Both factual and legal causation determine whether a party is liable for the damage caused to another. Another element of causation, often overlooked and/or misunderstood, is that of novus actus interveniens.
Novus actus interveniens is Latin for a "new intervening act". A novus actus breaks the causal chain linking the tortfeasor’s action (the initial wrongdoer) to their liability to the injured person. To constitute a novus actus the secondary act cannot be reasonably foreseeable. That said, the intervening act can be occasioned by anyone or anything including the injured party themselves, another third party or an act of God.
Original tortfeasors may use novus actus to assert their liability is limited or non-existent and falls to another party. It can be distinguished from contributory negligence where the act precedes the act causing injury.
A recent illustration
In the case of Jenkinson v Hertfordshire County Council the claimant fractured an ankle in an uncovered manhole. The council admitted liability but argued that had the initial surgery undertaken by the hospital where the claimant was taken for treatment been carried out correctly, the claimant would have been able to return to work shortly afterwards, having largely recovered from his ordeal, and would not have had to undergo six further surgical interventions over the next three years. It argued the negligence of the hospital was a novus actus which broke the chain of causation.
The case law
On appeal from a decision to disallow an application to amend the defence, Baker J took the opportunity to review the case law around novus actus and causation. One of those cases was Webb v Barclays Bank plc and Portsmouth Hospitals NHS Trust (2002) where the claimant injured a knee at work. After that injury she was negligently advised to have an above knee amputation. The Court of Appeal subsequently held that the surgeon's negligent advice "did not eclipse the original wrongdoing" and determined that the chain of causation had not been broken.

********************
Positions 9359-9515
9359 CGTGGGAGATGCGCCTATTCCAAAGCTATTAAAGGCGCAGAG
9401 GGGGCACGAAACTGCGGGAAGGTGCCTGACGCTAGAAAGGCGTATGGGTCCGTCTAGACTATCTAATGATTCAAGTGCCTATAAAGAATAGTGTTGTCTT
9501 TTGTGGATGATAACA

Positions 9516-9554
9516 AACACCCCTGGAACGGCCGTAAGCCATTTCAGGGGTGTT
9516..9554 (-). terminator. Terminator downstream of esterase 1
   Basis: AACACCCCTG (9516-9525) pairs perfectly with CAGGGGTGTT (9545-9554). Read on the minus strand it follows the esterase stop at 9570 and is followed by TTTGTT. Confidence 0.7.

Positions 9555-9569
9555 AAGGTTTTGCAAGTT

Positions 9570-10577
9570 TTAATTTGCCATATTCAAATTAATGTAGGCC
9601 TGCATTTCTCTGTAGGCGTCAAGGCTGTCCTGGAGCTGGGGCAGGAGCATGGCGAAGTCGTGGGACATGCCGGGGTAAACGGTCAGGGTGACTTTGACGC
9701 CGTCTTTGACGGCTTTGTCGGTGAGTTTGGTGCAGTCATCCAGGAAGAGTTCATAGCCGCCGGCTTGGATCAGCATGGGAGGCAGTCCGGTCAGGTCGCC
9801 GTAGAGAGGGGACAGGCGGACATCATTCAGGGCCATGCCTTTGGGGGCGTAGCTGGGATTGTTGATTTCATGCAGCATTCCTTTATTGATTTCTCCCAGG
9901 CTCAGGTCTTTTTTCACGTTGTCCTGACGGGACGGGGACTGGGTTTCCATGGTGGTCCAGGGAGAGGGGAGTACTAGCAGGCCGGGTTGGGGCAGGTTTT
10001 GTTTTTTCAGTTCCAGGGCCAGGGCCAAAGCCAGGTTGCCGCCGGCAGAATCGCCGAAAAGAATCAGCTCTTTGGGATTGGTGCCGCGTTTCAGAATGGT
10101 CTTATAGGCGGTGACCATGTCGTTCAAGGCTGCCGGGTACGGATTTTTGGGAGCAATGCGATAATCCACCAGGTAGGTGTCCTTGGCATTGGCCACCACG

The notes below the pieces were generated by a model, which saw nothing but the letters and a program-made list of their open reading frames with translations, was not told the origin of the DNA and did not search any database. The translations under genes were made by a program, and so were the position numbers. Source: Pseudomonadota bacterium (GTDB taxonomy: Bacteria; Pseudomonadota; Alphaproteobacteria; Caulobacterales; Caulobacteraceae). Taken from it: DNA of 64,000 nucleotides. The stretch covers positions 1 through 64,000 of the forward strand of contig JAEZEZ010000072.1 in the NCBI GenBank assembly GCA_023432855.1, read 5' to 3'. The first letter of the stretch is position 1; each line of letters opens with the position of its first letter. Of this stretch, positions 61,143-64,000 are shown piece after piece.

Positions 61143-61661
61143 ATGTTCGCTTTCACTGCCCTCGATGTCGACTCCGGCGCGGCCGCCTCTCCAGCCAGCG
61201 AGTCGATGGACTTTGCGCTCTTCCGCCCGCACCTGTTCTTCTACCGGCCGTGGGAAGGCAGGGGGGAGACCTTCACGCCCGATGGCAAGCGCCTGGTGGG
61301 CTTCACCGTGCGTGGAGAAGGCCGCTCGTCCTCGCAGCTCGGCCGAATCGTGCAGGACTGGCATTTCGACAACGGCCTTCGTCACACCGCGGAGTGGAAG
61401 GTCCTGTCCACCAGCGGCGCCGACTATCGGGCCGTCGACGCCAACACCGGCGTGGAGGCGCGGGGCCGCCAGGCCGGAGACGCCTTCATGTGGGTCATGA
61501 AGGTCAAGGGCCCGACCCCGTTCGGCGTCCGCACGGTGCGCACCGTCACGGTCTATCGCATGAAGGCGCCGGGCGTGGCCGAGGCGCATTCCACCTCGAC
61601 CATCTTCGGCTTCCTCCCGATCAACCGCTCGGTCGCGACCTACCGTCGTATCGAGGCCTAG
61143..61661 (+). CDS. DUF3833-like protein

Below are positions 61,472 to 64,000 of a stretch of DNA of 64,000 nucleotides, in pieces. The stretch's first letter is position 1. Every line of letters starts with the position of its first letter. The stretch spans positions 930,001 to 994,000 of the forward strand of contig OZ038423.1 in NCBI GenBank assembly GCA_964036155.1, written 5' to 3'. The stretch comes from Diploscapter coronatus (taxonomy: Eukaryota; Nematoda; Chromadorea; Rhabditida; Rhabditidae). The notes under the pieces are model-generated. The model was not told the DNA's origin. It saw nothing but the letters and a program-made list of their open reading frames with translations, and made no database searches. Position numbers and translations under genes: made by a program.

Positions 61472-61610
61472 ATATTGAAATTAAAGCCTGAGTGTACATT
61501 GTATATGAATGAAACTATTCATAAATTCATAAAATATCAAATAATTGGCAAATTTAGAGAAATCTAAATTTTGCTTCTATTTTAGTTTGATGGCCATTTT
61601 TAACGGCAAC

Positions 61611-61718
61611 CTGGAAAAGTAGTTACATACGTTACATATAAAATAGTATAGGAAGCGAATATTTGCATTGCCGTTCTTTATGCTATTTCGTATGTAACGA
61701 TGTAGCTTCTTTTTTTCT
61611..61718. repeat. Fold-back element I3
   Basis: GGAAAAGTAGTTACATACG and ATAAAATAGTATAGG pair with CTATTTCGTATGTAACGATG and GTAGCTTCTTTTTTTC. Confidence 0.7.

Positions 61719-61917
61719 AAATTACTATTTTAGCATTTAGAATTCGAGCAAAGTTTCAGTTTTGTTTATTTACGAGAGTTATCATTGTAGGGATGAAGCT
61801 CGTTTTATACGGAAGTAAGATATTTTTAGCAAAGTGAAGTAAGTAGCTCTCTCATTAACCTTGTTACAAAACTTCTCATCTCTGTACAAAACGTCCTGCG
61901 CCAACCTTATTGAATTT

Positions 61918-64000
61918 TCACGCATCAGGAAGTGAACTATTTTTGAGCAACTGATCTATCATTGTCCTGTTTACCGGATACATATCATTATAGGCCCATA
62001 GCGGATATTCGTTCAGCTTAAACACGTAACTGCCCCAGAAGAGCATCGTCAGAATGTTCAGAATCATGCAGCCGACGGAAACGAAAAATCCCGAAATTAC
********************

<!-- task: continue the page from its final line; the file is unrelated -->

Successive acts of medical negligence
What about a situation where one medical team is negligent causing injury and then subsequent teams are also negligent? This was the argument in the case of Wright v Cambridge Medical Group (2011) where a GP referral to hospital was negligently delayed and where the GP argued that even if the referral had been made on time, the hospital team would have negligently failed to treat the patient leading to inevitable injury. In that case Lord Neuberger said:
“… where there are successive tortfeasors, the contention that the causative potency of the negligence of the first is destroyed by the subsequent negligence of the second depends very much on the facts of the particular case. In many cases where there are successive acts of negligence by different parties, both parties can be held responsible for the damage which ensues, so that the issue is not which of them is liable, but how liability is to be apportioned between them. The mere fact that, if the second party had not been negligent, the damage which subsequently ensued would not have occurred, by no means automatically exonerates the first party’s negligence from being causative of that damage.”
See also Widdowson's Executrix v Liberty Insurance Ltd (2021), a Scottish authority which again apportioned liability between original and successive tortfeasors following a road traffic accident and subsequent negligent omissions and treatment by two separate hospitals.
An unforeseeable event?
In his dissenting judgment in Hogan v Bentinck West Hartley Collieries (Owners) Ltd (1949), Lord Reid considered that only a "grave lack of skill and care" (which is to say something unforeseeable) in the provision of intervening medical treatment could serve to break the chain of causation.
Clerk & Lindsell on Torts considers Lord Reid's approach to be correct: "only medical treatment so grossly negligent as to be a completely inappropriate response to the injury inflicted by the defendant should operate to break the chain of causation."